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NPA responds to sensationalist LA-MRSA claims

3rd Oct 2016 / By Alistair Driver

The NPA has responded to claims in the Guardian the UK is on the brink of another food scandal after meat produced from British pigs was shown to be infected with a livestock strain of MRSA.

On its website, the Guardian reports on tests on a sample of 97 UK-produced pork products from supermarkets, which showed three, sold at Asda and Sainsbury’s, were contaminated with the superbug strain which the Guardian claimed can cause serious health problems.

The Guardian, working with the Bureau of Investigative Journalism (BIJ), said it had also established that a loophole in import regulations is leaving an open door for MRSA CC398-infected live pigs from countries such as Denmark, where the disease is rife.

The paper claimed the findings have serious implications for human health as MRSA CC398 ‘is a potentially deadly bacteria which can be resistant to even the strongest antibiotics’.

While less harmful to humans than the MRSA bug that kills about 300 people in hospitals in England and Wales each year, it causes unpleasant persistent infections and can seriously harm people with compromised immune systems, the Guardian reported.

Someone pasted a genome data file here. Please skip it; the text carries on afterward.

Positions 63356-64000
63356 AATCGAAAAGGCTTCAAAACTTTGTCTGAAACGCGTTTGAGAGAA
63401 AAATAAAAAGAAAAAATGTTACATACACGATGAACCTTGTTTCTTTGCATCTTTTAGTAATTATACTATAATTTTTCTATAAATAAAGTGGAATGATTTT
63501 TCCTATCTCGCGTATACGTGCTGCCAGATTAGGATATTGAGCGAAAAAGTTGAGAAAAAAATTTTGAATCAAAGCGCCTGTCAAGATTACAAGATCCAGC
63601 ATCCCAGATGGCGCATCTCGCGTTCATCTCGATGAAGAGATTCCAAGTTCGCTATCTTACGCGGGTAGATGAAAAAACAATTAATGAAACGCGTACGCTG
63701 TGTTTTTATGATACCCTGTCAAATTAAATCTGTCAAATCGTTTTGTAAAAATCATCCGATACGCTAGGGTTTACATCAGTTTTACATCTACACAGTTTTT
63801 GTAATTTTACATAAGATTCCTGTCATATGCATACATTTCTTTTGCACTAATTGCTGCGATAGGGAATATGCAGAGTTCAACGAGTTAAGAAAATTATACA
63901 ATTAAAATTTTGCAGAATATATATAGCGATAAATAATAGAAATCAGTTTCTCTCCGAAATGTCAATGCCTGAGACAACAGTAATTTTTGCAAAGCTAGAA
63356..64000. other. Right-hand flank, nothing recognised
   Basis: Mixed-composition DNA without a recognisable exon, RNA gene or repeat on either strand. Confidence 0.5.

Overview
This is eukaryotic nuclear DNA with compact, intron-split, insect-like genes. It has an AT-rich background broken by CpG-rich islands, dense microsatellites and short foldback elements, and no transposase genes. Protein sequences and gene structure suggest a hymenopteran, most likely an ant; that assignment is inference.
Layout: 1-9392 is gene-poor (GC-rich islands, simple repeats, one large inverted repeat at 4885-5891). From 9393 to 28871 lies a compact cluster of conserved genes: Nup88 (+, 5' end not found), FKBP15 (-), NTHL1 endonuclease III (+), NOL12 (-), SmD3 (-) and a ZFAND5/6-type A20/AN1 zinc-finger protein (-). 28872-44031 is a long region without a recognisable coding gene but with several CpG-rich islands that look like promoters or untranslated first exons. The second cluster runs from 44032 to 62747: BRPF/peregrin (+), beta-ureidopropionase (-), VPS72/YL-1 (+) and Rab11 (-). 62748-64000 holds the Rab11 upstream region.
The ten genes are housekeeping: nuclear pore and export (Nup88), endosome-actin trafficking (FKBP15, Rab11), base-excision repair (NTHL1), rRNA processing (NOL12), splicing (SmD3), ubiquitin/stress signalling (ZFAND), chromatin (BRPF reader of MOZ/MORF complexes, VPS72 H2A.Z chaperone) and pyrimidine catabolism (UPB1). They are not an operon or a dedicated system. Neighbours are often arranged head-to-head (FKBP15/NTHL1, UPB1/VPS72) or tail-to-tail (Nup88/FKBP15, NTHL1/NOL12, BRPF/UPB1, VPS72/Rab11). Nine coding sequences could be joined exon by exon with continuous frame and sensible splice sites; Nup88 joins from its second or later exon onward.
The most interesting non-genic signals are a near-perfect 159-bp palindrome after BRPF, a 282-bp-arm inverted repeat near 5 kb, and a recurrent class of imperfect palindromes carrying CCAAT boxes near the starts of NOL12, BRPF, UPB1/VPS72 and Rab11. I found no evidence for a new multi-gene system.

It is known to have been responsible for at least six deaths in Denmark, though that is likely to be the tip of the iceberg. People can contract the disease from infected meat, and from infected animals, the article claimed.

NPA chief executive Zoe Davies said the ‘sensationalist’ report needed to be put in context.

The NPA has issued the following detailed response to the claims:


  • LA-MRSA is of negligible risk to the health of the general public, with the main risk being to agricultural workers with prolonged exposure to livestock. Last year the VMD/Defra published guidance for those who work with livestock and in abattoirs:
  • Defra and the National Pig Association recommend that anyone importing breeding pigs to Britain should have them screened for LA-MRSA. The NPA Imports Protocol, which is a requirement under Red Tractor Assurance (92% of the pigs produced in the UK), recommends that live pigs intended for import and the herds from which they originate are tested for MRSA.
  • The Government is currently reviewing options for increased surveillance of LA-MRSA, which will be proportionate to the very low health risk.
  • There is no specific UK or EU legislation for the control of MRSA in companion animals or livestock. Government is constantly reviewing the range of surveillance and control options available for new and emerging disease situations, including those involving AMR, but clearly such measures must be demonstrably proportionate to the risk to human and animal health. LA-MRSA is considered to be of low risk to public and animal health and it is not a food safety concern.  
  • Presence of resistance to antibiotics in LA-MRSA cannot be directly attributed to malpractice in use of antibiotics. This is because the LA-MRSA retains the resistance genes even when the bacteria may not have been exposed to the antibiotic.

Zoe said: “The key point to make here is that LA-MRSA poses a negligible health risk to the general public.

“Nonetheless, we as an industry need to ensure we do everything we can to minimise the introduction of LA-MRSA into the UK pig breeding herd as these stories can be reputationally damaging.

“We therefore strongly urge anyone importing breeding pigs to Britain to have them screened for LA-MRSA.”

Click here to see NPA's LA-MRSA briefing